Female BALB/c mice (16–20 g), with 6–8 week old (specific-pathogen-free) were obtained from the Centro de Bioterismo (CEBIO) of the Universidade Federal de Minas Gerais (UFMG), in Brazil. The mice were housed in a ventilated barrier rack (Alesco Indústria e Comércio Ltda, Monte Mor, SP, Brazil) in a temperature-controlled facility on a 12-h photoperiod. The mice were given food and water ad libitum. Mice were subcutaneously inoculated with 2.5 × 106 4T1 cells in the right flank. They were anesthetized with a subcutaneous injection of 8.5 mg/kg of xylazine and 130 mg/kg of ketamine on the 14th, 21st, and 28th day following tumor inoculation, to perform the assessment of respiratory mechanics and blood sample collection. Assessments of respiratory mechanics were also performed in control mice (n = 8). Then, under anesthesia, the tumor bearing-mice and control mice were euthanized and bronchoalveolar lavage (BAL) was performed. Tumor and lung samples were collected, weighted, and processed for biochemical and histological analysis. All research was conducted under a protocol approved (number 262/2012) by an Ethics Committee on Animal Use (CEUA) from the UFMG.
Assessment of Respiratory Mechanics
While maintaining spontaneous breathing under anesthesia, the mice were tracheostomized, placed in a body plethysmograph and connected to a computer-controlled ventilator (Forced Pulmonary Maneuver System®, Buxco Research Systems, Wilmington, North Carolina USA) as previously described by Russo et al. (32). The parameters assessed were Forced Vital Capacity (FVC), Functional Residual Capacity (FRC), Residual Volume (RV), Pressure × Volume curve, Forced Expiratory Volume at 50 ms (FEV50), Forced Expiratory Volume at 100 ms (FEV100), Tiffeneau-Pinelli index (FEV50/FVC), Fast Flow Volume curve, Dynamic Compliance (Cdyn), and Lung Resistance (Rl).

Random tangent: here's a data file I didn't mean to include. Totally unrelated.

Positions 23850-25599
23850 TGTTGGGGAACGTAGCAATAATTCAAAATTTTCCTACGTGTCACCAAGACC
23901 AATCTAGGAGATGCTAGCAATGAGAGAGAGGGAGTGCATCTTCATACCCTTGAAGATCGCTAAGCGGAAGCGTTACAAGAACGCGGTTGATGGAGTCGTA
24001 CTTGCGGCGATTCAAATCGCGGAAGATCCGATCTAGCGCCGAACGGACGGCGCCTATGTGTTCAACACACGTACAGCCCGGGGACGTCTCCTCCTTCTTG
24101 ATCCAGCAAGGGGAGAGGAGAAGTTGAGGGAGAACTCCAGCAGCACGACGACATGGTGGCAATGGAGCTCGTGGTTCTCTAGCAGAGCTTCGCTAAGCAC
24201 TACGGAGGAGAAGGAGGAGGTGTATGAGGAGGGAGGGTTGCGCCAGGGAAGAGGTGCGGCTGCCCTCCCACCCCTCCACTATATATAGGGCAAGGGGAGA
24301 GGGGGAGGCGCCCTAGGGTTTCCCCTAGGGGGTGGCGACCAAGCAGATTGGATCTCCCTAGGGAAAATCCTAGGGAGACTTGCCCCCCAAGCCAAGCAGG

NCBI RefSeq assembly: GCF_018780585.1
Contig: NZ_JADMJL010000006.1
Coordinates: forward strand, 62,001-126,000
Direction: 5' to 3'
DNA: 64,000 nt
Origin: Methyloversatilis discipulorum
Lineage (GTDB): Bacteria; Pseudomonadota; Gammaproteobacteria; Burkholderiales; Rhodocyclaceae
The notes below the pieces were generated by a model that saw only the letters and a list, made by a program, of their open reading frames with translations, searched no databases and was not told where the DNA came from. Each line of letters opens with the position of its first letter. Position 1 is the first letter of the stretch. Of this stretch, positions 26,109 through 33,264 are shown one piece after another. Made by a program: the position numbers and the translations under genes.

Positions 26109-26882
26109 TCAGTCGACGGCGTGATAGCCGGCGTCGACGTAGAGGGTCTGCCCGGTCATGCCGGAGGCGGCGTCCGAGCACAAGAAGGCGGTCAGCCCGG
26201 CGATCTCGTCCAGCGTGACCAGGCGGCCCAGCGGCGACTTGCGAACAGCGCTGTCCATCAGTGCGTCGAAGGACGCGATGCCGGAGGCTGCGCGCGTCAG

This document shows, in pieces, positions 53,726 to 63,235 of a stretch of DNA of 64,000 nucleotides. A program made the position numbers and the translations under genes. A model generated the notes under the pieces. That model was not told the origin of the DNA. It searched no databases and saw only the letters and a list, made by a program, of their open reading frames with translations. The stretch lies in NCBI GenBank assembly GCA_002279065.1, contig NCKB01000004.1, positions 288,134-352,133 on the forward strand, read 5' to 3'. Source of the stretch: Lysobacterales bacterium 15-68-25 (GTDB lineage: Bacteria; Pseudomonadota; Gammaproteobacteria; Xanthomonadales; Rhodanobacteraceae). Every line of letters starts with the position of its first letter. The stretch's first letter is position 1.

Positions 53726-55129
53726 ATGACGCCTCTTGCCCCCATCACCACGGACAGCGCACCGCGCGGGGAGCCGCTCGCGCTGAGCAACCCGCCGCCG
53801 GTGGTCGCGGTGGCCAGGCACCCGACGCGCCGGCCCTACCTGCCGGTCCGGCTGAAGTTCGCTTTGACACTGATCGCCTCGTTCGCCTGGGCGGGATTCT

Bronchoalveolar Lavage (BAL) and Lung Preparation
BAL was performed to obtain leukocytes from the alveolar space. The number of leukocytes was determined by total counts in a Newbauer chamber, with differential counts performed in citospin preparations stained with May-Grunwald-GiemsaLi, as previously described (33). After BAL collection, 5 mL of saline-phosphate buffer (PBS) was administered in the right ventricle so that the pulmonary blood vessels and capillaries were washed. Afterwards, the left lung (single lobe) was collected for histological analysis and the right lung was collected, weighed, and frozen for further processing and analysis of cytokines, chemokines, and N-Acetyl-β-glucosaminidase (NAG).
Primary tumors and lungs were excised and fixed in 10% neutral buffered formalin (pH 7.4) for 48 h and embedded in paraffin. One 4 μm-thick sections were obtained and stained with hematoxylin and eosin (H&E) and examined under light microscopy by two pathologists blinded to the experiment. Neoplastic cellular nodules or aggregates distributed throughout the lung parenchyma or alveolar spaces were considered metastatic lesions. Vascular density was performed on primary tumor slides stained with Gomori's trichrome in five fields (20x objective), as previously described (33, 34). Collagen deposition was analyzed with the WCIF ImageJ software (NHI) (http://www.uhnresearch.ca/facilities/wcif/imagej/).